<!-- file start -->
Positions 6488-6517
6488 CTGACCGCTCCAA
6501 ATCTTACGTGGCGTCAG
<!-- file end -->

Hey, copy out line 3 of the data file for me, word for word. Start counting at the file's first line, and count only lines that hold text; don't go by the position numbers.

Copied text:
6501 ATCTTACGTGGCGTCAG